RULE #1 (mild to warm weather conditions)

What would have happened if the opposite were true? The plant didn't want much water and there you were watering away. The first thing you might notice is that the pseudo-bulb has started to turn a little lighter in shade, maybe a little brownish too? Then you would have done the next thing, squeezed it a little. Sort of soft? Some things like to be squeezed and be soft but orchids aren't one of them. Now that's a rotten situation, at least for the plant.


Rule #3

CULTURAL SIDEBAR: The pseudo bulbs usually have an exterior sheath that dries out and can be used by insects to hide in. The usual recommendation is to remove these sheaths so bugs can't hide in them. The one thing it does do however is shade the bulb from the sun. Care should be given to these bulbs as you move the plant into sunnier areas as the pseudo bulbs may have a tendency to burn before the leaves show signs of burning.


From lots of past experience I've found that pots in general could be best described as 'orchid coffins'. I think I've lost track of how many times I've waffled between a clay pot or using a plastic pot. To be honest - I still don't know. Often I wonder if professional growers even know what to use.

Here are a few pointers I've found:

1. Know yourself. I know that sounds really zennish, yogaish or something like that, but what I mean is think about the way you like to treat plants. If you are that bleeding heart type of grower that just loves to coddle a plant most likely you are also the type of grower that would drown an orchid, rot it through and through. Maybe in that case a clay pot would be better since it has a tendency to dry the media more quickly. You won't kill the plant as quickly.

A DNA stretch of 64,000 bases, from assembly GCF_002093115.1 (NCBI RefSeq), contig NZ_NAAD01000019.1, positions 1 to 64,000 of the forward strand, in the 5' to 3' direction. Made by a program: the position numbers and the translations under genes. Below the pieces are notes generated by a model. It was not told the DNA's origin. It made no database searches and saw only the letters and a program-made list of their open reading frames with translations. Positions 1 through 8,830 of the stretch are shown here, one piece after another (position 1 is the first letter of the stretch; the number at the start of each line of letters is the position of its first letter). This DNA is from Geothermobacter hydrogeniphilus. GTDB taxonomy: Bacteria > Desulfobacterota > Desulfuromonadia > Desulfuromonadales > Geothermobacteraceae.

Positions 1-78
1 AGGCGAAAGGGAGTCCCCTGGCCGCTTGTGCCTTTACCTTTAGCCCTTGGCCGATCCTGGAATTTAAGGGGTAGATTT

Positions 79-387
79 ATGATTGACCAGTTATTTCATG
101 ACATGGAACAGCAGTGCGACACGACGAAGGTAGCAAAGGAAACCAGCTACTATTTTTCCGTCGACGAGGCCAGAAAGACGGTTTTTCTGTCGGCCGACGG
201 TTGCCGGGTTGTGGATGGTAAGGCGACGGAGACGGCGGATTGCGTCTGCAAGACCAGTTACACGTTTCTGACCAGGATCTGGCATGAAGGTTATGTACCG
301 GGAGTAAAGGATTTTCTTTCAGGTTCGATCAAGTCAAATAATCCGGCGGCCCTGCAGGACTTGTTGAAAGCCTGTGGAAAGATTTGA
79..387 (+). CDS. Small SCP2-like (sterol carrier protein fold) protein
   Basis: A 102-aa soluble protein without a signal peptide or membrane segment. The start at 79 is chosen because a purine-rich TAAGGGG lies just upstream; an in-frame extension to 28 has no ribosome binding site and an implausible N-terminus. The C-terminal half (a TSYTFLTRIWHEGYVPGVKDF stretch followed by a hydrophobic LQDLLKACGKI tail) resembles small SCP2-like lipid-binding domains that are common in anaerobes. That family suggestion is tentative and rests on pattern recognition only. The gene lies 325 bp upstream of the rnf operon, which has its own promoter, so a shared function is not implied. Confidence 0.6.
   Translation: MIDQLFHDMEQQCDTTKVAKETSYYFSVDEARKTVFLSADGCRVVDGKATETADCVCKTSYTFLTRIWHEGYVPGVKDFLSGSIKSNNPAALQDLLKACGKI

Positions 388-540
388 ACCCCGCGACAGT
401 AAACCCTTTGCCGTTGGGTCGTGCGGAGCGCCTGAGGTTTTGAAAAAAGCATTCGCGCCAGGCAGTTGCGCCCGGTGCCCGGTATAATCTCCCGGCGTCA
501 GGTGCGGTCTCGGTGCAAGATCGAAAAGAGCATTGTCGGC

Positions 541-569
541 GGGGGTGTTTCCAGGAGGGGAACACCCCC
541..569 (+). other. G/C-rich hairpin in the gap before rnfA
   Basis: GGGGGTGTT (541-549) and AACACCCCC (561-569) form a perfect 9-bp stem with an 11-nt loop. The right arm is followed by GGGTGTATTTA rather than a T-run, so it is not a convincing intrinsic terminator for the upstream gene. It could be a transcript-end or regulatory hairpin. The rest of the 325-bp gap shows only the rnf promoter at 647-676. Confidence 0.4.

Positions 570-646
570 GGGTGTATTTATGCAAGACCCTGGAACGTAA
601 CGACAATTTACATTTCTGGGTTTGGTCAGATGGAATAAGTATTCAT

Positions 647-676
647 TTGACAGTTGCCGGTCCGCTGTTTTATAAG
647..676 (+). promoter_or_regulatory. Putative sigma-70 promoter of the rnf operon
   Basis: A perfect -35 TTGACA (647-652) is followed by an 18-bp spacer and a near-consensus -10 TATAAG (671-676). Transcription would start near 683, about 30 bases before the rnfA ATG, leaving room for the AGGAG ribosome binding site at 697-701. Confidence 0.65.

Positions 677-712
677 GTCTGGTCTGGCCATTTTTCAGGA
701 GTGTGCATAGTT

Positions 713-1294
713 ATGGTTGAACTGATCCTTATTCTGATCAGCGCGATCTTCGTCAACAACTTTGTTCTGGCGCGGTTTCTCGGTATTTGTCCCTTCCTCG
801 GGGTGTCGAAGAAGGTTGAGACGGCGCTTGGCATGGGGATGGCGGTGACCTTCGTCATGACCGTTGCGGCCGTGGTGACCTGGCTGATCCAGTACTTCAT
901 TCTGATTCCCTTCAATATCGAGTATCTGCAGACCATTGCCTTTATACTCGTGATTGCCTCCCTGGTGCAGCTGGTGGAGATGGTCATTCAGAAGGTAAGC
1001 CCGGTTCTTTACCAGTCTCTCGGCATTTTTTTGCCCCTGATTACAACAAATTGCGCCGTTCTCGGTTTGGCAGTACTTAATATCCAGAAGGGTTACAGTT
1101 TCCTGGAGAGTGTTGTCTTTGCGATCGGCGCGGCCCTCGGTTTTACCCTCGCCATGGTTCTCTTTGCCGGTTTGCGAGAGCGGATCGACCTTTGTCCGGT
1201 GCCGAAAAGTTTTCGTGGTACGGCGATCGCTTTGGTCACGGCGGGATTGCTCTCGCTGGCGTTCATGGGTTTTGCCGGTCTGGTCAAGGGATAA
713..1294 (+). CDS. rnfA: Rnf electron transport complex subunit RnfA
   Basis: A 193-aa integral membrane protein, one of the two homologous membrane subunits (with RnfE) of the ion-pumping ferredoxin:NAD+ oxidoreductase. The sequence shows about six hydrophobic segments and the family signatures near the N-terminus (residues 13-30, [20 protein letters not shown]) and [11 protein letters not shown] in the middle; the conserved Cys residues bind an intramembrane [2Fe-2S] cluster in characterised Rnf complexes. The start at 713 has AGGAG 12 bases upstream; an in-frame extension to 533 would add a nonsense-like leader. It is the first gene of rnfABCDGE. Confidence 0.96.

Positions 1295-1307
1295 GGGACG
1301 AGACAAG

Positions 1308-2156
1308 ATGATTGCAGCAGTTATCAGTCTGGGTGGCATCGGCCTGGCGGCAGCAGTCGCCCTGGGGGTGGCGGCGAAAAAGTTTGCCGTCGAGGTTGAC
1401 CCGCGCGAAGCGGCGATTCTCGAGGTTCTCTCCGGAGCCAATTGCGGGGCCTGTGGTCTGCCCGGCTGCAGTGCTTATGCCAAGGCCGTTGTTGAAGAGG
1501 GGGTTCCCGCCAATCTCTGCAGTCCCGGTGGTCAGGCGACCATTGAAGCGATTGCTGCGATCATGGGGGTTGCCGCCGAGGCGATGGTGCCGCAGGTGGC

2. Do you travel a lot or can you spend a lot of time with that plant? If you are gone a lot then maybe the plastic pot would be safer since it will retain that moisture longer while you are away finding replacement plants in Belize. If you are around to check the plant twice daily then go for the clay pot just in case you lose control of your arm as it reaches for the watering can.

3. Holes. Lots and lots of holes. No matter what type of pot you use the plant will benefit from holes in the sides and bottom of the pot. This improves air circulation to the plant's roots, lowers the tendency to rot the roots, and generally makes the plant a happy camper. With clay pots one is pretty much limited to opening the drain hole in the bottom of the pot. I've used a masonry bit and also drilled holes in the bottom of the pots. A small hammer can also be used to knock out a larger drain hole. For plastic pots use a medium sized soldering gun to melt holes in the bottom and sides of the pot. One can also make slits in the sides of plastic pots with the soldering gun if you are careful and move the tip slowly along the side of the pot.

4. Depending on the plant use the shallowest pot available. Shallower pots have a tendency to dry faster, especially near the bottom of the pot. I've had plants in pots where I could stick my finger down 2-3" and it would be dry, but the plant rotted because if I went down a few more inches I ran into wet mud. Wet mud = rotten roots (usually).

5. Recently I've been experimenting with clear plastic pots. The nice thing about clear pots is you can see how your repotting effort has succeeded. You can see the voids if any and you can see the moisture in the pot. If there is condensation on the pot wall you don't need to water. This is also a training tool in learning good watering habits.